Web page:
of whether Jama failed to stop in the assured clear distance ahead. Plaintiff has failed to do so.
Defendants also move for summary judgment on Plaintiff’s claim that Defendants’
negligence in violating Mich. Comp. Laws § 257.705, a brake equipment statute which specifies
brake equipment requirements for various categories of vehicles, caused the accident. Plaintiff again
directs the Court to the above-quoted single line of Plaintiff’s testimony that Defendant Jama “hit
him” as evidence that a genuine factual dispute exists, that is material to Plaintiff’s claims, regarding
Defendants’ alleged violation of the brake equipment statute. Again, at the summary judgment
stage, Plaintiff was required to do much more than this. Plaintiff has produced no evidence
whatsoever regarding the condition of the brakes on Jama’s tractor trailer, or the manner in which
Jama operated the brakes, that creates a genuine issue of material fact that would preclude this Court
from granting Defendants’ motion for summary judgment on this issue. At the hearing on
Defendants’ motion, Plaintiff’s counsel conceded that Plaintiff had “no evidence” at all regarding
the condition of the brakes on Defendant Jama’s vehicle. Plaintiff offers no evidence in response
on this issue that would create a genuine issue of material fact regarding the condition of the brakes
or Jama’s operation of the brakes on the day of the accident. “[W]hen a non-movant fails to rebut
the movant’s proofs and cannot establish the essential elements of its claim, summary judgment
must be entered.” Best, 778 F. Supp. at 367.
Notwithstanding his failure to produce any evidence on this issue in response to Defendants’
motion, Plaintiff asserts that he is entitled to proceed on the entire litany of inconsistent claims pled
in his Complaint. (Pl.’s Resp. 7-8.) Perhaps if Plaintiff were responding to a motion to dismiss prior
to discovery this argument would have some merit. However, Plaintiff is responding to a wellsupported motion for summary judgment, filed after the close of discovery, and must do more at
this point than merely rest on the allegations of his Complaint. Plaintiff offers no evidence at all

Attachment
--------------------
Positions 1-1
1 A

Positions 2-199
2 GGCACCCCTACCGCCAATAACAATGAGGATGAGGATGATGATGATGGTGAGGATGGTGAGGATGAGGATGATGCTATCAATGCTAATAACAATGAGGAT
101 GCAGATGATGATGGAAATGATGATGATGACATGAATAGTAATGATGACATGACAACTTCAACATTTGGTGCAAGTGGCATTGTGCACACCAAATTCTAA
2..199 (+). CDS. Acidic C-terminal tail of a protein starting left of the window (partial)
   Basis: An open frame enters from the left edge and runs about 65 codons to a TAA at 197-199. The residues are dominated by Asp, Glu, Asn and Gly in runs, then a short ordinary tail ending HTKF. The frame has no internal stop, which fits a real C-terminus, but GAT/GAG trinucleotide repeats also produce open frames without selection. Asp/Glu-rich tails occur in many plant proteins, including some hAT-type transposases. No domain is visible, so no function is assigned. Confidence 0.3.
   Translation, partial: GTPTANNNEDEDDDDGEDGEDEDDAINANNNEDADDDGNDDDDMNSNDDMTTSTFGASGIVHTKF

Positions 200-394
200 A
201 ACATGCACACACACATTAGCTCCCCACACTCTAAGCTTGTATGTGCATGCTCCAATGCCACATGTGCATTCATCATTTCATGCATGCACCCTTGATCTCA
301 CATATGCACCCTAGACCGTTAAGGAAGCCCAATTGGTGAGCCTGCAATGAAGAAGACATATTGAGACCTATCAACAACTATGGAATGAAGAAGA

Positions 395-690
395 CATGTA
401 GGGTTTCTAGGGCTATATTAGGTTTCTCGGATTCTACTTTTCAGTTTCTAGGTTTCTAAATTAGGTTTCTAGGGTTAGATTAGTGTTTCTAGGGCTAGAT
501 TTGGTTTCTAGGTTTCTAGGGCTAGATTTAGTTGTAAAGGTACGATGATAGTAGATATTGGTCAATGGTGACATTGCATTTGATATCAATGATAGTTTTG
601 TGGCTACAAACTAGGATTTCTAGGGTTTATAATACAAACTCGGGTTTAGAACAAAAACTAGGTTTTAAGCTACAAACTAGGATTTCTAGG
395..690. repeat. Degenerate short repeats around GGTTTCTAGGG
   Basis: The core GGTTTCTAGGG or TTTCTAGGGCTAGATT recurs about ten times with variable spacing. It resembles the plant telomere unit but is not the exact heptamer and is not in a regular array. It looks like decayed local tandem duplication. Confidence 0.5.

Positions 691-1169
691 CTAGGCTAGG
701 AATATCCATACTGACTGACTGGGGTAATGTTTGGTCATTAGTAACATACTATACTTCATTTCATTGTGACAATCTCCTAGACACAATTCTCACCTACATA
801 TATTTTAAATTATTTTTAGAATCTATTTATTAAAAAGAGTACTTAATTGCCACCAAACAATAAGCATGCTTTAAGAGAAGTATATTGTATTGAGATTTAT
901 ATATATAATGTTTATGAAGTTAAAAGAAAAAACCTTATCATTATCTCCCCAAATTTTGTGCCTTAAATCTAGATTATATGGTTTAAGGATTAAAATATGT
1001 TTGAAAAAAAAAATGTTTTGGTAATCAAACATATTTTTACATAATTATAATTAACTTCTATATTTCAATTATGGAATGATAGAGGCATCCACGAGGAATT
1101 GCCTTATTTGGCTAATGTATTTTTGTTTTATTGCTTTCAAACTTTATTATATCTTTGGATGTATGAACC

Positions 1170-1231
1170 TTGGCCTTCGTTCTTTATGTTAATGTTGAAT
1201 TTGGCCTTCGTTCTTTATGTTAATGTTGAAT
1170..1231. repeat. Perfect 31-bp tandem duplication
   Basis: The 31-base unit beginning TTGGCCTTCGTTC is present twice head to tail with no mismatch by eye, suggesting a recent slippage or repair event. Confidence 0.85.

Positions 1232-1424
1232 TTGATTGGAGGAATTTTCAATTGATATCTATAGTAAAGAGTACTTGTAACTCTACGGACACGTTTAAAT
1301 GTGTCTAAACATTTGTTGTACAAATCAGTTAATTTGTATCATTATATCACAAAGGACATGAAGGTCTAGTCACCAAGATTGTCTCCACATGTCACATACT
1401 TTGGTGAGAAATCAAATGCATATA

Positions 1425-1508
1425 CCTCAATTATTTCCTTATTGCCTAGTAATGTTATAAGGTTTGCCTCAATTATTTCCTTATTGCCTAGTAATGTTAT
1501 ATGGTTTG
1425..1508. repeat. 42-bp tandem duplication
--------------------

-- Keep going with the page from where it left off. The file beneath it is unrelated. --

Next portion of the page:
regarding the condition of the brakes of Jama’s tractor trailer nor does he offer any evidence, or even
a theory, as to how the condition or operation of the brakes on Jama’s tractor trailer caused the
accident. Plaintiff again states that because Defendant Jama refused to respond to discovery or
appear for his deposition, the issue of how the accident occurred is one for the jury, which should
be free to find Defendants’ negligence based upon any one of the statutory violations identified by
Plaintiff in the Complaint. But, as discussed supra, Defendant Jama did not fail respond to
discovery and did not fail to appear for his deposition – Plaintiff failed to conduct adequate and
timely discovery. These are not justifications for Plaintiff’s failure to adequately respond, with Rule
56 evidence, to Defendants’ argument that there is no triable issue of fact regarding an alleged
violation of the brake equipment statute and no argument to support the materiality of any such
violation to resolution of Plaintiff’s negligence claims. If a theory of materiality exists, and if there
is evidence in the record to support, it is not the Court’s job to ferret it out.
At the summary judgment stage, Plaintiff is required to do more than merely rest on the
allegations of his Complaint and on “alternate” or “inconsistent” theories that he has utterly failed
to articulate or to flesh out with any evidence. In the face of Defendants’ motion challenging his
theory that Jama was negligent due to a violation of Mich. Comp. Laws § 257.705, Plaintiff was
obligated to respond with evidence of evidentiary quality that created a genuine issue of material
fact as to his allegations of negligence based upon an alleged violation of this statute. Plaintiff has
failed to do so and Defendants are entitled to summary judgment and dismissal of Plaintiff’s claim
of negligence based upon an alleged violation of Mich. Comp. Laws § 257.705.
Because Plaintiff has produced no evidence creating a genuine issue of material fact that
Defendant Jama was incompetent to drive his vehicle, or that Defendant Stan Koch had knowledge
of any incompetence, the Court GRANTS Defendants’ motion for partial summary judgment on
Plaintiff’s claim of negligent entrustment (Count IV). Further, because Plaintiff has produced no
evidence to establish either the failure or the materiality of the brake function of Defendant Jama’s
vehicle, or of Defendant Jama’s alleged failure to stop in the assured clear distance ahead of him,
to Defendants’ liability in this case, the Court GRANTS Defendants’ motion for partial summary
judgment and precludes Plaintiff’s reliance on these alleged statutory violations as bases for his
claims in this action.
IT IS SO ORDERED.
s/Paul D. Borman
PAUL D. BORMAN
UNITED STATES DISTRICT JUDGE
Dated: October 25, 2013
CERTIFICATE OF SERVICE
The undersigned certifies that a copy of the foregoing order was served upon each attorney or party
of record herein by electronic means or first class U.S. mail on October 25, 2013.